Will Coronavirus Kill Transit Oriented Development?
Prior to this pandemic, I would have written an article stating that mixed-use and high-density developments, also known as Transit Oriented Developments (TOD) to urban planner enthusiasts, were taking hold and that it was time to investigate the role infrastructure plays in them. In fact, it seemed that TOD’s were overcoming their bad rap and becoming a new standard with increasing numbers being implemented along transit lines and as part of developments.
Much of this is due to decades of urbanism leadership by advocates like Peter Calthorpe and Janette Sadik-Khan, who, through their efforts seemed to successfully have myth-busted TOD’s. In my article, I would have said that this myth-busting had led cities, transit agencies and community planners to approach urban planning with a more integrated and sustainable frame of mind, incorporating more TOD’s into their designs.
I would have also said that the tension between suburban versus urban was nearly a thing of the past and that the preconceived notion that TOD’s are only for young professionals had been dispelled. In fact, I would have even said TOD’s are increasingly seen as a desirable option for all generations, regardless of their income because they contribute to living a more connected and sustainable lifestyle.
Ultimately, I would have suggested that it was time to take the next evolutionary step and reorient our thinking around TOD’s and the importance of infrastructure contributing to the integration of both the transit and the development (stay tuned for more on this). However, it seems that with the spread of COVID-19 and the threat of future transmittable diseases, we may have hit a speed bump.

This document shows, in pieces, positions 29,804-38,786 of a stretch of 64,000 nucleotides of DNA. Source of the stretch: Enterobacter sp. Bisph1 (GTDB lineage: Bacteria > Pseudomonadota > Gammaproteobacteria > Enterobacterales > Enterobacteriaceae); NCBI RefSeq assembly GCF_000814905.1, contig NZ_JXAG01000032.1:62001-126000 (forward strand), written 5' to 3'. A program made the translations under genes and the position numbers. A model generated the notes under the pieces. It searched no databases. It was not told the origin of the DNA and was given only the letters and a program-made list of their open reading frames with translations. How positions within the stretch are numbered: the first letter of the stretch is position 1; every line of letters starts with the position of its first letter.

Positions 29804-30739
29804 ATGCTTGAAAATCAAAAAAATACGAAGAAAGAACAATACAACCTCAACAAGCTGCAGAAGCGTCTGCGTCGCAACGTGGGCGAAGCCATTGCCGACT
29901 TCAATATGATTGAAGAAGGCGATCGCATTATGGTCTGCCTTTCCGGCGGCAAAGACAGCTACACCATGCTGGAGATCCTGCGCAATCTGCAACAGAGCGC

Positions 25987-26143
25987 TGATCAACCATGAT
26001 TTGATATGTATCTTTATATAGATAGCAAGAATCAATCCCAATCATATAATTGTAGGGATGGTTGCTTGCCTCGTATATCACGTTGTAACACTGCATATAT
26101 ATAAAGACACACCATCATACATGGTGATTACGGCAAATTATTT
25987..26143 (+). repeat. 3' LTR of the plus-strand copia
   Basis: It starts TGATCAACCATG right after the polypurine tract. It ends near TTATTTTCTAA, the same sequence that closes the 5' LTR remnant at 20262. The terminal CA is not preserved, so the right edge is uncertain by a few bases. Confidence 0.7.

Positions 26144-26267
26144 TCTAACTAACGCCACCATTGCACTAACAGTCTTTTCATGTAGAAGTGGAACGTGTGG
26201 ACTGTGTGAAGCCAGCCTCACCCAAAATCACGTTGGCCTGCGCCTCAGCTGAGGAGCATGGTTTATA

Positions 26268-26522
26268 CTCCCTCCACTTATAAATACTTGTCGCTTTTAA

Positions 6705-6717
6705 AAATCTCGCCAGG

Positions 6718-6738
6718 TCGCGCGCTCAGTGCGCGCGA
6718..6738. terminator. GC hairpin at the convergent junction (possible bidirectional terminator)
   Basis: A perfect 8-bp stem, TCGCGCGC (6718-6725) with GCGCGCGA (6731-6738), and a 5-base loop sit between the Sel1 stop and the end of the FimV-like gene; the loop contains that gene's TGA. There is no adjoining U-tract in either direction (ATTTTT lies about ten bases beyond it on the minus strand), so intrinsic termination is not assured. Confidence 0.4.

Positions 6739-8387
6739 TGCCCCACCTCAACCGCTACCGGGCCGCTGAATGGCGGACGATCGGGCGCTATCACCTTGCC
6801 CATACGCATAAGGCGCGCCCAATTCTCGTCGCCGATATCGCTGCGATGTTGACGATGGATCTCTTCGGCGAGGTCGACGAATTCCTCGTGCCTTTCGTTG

The threat these developments now face, is that density is seen by many (even if the “many” are misinformed) as the hot spot for the transmission of infectious diseases and the exact place to avoid. So, will pandemics like Coronavirus kill the gains made towards the implementation of TOD’s? Will these threats create such fear that it once again paralyzes decision makers from investing in these developments? Let’s explore.
We are now faced with a new challenge – The fear of density
According to the United Nations, 95% of people testing positive for COVID-19 live in urban areas. I’m concerned that the pandemic and data like this will create a fear of density and roll back the great gains we have made in popularizing Transit Oriented Development.
The pandemic has certainly instilled fear and a sense of germaphobia. But this will pass, as it has with viruses past. The immediate questions are “how quickly will our cities bounce back?” and “how quickly will citizens feel comfortable being in close proximity of each other again?” Yes, we will be quick to hug our family and friends, but will we hop back on packed trains or elevators? Will we have a visceral fear-based reaction to the next person that sneezes or clears their throat in our immediate vicinity?
As all levels of government continue to plan their response and rethink ways to use our public spaces – primarily roads and sidewalks – I argue that we must also think about new ways to use our indoor shared spaces.
I write this from Calgary. A winter city like Calgary does not have the luxury of simply moving its people outdoors permanently. The constraints of the walls around us cannot practically be knocked down… or, perhaps they can?
In this line of thinking, perhaps we need to re-evaluate how we modify TOD’s of today and design them for the future. Recently, some interesting research was conducted, to understand the spread of COVID-19. The research supports the importance of designing density correctly. In fact, what has been reconfirmed through this pandemic is that not all dense centres are created equal. Different types of density dictate the quality of how people live and work, based on the variety and ease of access to the amenities within a dense environment.
Our designs must accommodate flexibility in their outdoor and indoor spaces, allow for expansion and contraction and ensure preparedness for emergency events like future pandemics. Regardless of designing to futureproof for the required flexibility, the goal for TOD’s remains the same: to strike a balance between density, open spaces, and transit connectivity with proximity to mixed-use services and amenities.
How to deliver the vision of TOD’s while accommodating for future pandemics?